Sharifa Sheikh, a Class 10 student of New Sion Koliwada Municipal School, with her repair kit. Pic/ Suresh Karkera

By all appearances, Sharifa Sheikh is like a typical 14-year-old -- trying to put off the homework for the day as her mind wanders to a hundred places at once.

But, nudge the Class 10 student to talk about her future and suddenly clarity emerges. "I want to be a software engineer!" Her eyes glisten, as she drops her shy demeanour. But she would have to strike out on her own; the most literate member of her family is a matriculate sister.

Sheikh, a resident of a Sion slum, begun saving up for her education, thanks to the skills she acquired during a 100-hour training programme last year. In her spare time, she repairs mobile phones of customers from the vicinity. She deposits the money she earns in a bank account opened in her name.


With mother Mabunisha Zainuddin Sheikh (second from left), grandmother and younger sister

On her own
The third of five children, Sheikh realised she would have to fuel her career ambitions on her own. "I didn't want to pressure my parents into scrounging for funds for my higher education," she says. Her father, who works with a shoe manufacturing company, is the sole breadwinner of the family.

Following her training, she took a leap of faith by first repairing her mother's cellphone, that had been lying unused for some time. "That took her by surprise. She never realised that someone so young could repair a mobile phone," recalls the student of New Sion Koliwada Municipal School.

Her reputation grew by word of mouth. "Soon, many people approached me to repair their phones," she says.

Today, she claims that she can resolve any physical defect. "I can repair all kinds of phones, be it touchscreen or with Qwerty keypads." She sources spare parts from Manish Market at Fort and adds a service charge to their cost.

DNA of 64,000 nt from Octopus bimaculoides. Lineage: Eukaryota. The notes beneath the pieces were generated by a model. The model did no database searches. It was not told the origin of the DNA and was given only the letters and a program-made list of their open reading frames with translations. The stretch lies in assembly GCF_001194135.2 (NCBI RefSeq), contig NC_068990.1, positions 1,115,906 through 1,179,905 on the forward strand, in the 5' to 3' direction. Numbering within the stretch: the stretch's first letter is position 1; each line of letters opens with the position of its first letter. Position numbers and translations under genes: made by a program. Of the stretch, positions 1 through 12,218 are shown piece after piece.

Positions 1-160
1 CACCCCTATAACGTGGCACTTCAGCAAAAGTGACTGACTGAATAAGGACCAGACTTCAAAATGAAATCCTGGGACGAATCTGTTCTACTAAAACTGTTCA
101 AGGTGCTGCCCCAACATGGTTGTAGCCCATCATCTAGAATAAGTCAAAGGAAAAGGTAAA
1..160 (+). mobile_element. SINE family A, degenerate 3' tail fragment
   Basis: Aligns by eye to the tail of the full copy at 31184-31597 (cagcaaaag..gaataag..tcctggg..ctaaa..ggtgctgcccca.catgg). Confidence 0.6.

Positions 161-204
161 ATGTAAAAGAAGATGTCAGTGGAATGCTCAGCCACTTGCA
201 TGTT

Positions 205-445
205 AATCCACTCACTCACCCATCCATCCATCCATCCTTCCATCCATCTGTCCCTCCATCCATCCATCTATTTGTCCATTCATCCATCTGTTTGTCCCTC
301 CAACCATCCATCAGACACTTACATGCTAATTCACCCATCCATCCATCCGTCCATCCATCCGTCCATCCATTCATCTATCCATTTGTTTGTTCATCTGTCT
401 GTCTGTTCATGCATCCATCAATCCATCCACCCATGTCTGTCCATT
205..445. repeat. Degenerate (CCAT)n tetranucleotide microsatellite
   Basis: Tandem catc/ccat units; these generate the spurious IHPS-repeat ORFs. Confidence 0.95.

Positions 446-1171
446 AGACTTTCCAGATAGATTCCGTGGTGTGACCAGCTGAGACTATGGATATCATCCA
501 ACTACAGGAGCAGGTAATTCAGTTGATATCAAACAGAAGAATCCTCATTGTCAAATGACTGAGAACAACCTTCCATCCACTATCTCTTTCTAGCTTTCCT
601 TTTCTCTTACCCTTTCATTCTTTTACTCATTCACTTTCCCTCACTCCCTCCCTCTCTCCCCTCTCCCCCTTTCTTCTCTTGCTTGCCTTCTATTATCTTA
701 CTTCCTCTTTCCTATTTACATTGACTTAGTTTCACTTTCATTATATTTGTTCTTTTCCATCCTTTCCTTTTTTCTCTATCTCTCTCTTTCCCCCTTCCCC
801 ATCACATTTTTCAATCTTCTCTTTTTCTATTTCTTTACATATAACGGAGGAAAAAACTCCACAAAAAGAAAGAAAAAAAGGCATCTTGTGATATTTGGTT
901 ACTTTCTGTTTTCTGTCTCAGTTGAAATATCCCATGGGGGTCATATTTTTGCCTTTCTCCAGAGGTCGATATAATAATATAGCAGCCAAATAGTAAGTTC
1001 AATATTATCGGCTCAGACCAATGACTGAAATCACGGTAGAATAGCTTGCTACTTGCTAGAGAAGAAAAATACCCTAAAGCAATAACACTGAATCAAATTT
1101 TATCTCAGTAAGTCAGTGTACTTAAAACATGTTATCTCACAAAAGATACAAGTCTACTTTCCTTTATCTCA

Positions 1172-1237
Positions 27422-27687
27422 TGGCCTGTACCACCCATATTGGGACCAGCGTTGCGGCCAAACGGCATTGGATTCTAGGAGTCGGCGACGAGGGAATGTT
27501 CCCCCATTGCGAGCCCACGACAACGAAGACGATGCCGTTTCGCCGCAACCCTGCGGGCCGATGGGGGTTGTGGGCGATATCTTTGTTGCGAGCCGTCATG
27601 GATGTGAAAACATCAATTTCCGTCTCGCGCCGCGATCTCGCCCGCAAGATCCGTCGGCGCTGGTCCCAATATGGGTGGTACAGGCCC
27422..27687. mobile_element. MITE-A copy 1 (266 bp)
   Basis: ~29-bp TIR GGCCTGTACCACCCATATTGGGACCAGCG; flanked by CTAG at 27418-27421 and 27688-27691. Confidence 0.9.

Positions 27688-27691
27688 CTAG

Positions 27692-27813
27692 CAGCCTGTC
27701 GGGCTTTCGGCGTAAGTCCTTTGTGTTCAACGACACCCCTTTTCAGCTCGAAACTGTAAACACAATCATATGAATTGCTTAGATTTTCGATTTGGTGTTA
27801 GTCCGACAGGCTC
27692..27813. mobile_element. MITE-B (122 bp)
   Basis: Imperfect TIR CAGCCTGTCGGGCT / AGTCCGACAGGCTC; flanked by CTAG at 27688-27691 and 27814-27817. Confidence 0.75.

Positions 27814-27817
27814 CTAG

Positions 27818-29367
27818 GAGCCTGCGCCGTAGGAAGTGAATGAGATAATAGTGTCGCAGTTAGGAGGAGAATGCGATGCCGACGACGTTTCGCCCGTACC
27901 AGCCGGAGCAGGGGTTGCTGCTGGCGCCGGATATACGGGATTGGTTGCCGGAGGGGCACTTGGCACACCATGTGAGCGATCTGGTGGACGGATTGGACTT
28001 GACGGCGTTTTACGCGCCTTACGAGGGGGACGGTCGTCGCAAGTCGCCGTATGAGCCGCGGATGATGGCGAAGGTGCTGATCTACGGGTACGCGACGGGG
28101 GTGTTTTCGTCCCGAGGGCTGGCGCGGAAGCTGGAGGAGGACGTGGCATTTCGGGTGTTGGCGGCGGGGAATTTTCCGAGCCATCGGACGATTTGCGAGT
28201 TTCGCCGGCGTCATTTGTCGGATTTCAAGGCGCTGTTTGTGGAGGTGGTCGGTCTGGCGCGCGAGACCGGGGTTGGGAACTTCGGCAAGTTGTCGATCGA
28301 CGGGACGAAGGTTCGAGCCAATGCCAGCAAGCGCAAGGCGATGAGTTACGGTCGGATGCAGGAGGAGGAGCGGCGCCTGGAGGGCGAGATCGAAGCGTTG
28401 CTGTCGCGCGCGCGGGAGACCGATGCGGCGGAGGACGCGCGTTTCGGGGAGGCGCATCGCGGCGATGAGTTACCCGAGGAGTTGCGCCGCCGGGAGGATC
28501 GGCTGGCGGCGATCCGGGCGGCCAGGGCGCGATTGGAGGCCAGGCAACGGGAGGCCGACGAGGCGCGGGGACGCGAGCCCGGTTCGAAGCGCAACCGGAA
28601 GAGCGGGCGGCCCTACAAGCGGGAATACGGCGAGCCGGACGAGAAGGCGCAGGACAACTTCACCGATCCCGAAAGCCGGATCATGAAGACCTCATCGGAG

Sharifa Sheikh with her repair kit at her home in Sion
Sharifa Sheikh with her repair kit at her home in Sion

1.9k kids trained
Sheikh owes her skills -- and her newfound confidence -- to Salaam Bombay, an NGO working for the welfare of the city's underprivileged children, that trained her between August and November last year a part of its skills@school programme, which aims to equip underprivileged children with skills necessary for improved employment upon completion of school. Each child can pick from options like beauty and wellness, home appliance repair, tailoring, mobile repair, computer hardware repair, web designing, graphic designing and auto service. Since its inception in 2013, the initiative has trained about 1,900 children, 1,000 of whom have been girls. Sheikh was the only girl in a batch of 20 students who enrolled for the mobile repair course last year.

"Students are encouraged to choose their desired course based on their interests and aptitude, and not their gender," explains Sneha Menon, project manager of skills@school. "More boys have enrolled this year for the beauty and wellness course than last year. Likewise, the number of girl in technical courses has increased, and in some cases, surpassing the count of boys."

Breaking barriers
Sheikh says the course has helped her shatter age and gender stereotypes. "I didn't want to settle for a beautician course. People can't hide their surprise on finding out that I'm only 14 years old. Plus, they harbour regressive notions about girls' technical prowess, which again I'm hoping to change."

Her mother, Mabunisha Za­inuddin Sheikh, is hoping to realise unfulfilled dreams thr­o­­ugh her. "We never discouraged her from pursuing education. I wasn't lucky eno­ugh to chase after my dreams. I don't want her to feel the same pangs of regret. Her determination is inspirational. If she sets her mind on a task, she doesn't rest till she completes it."

Mabunisha says Sheikh's success has taken all of the slum by surprise. "People keep coming to us, asking if she can repair their phones. We are filled with pride."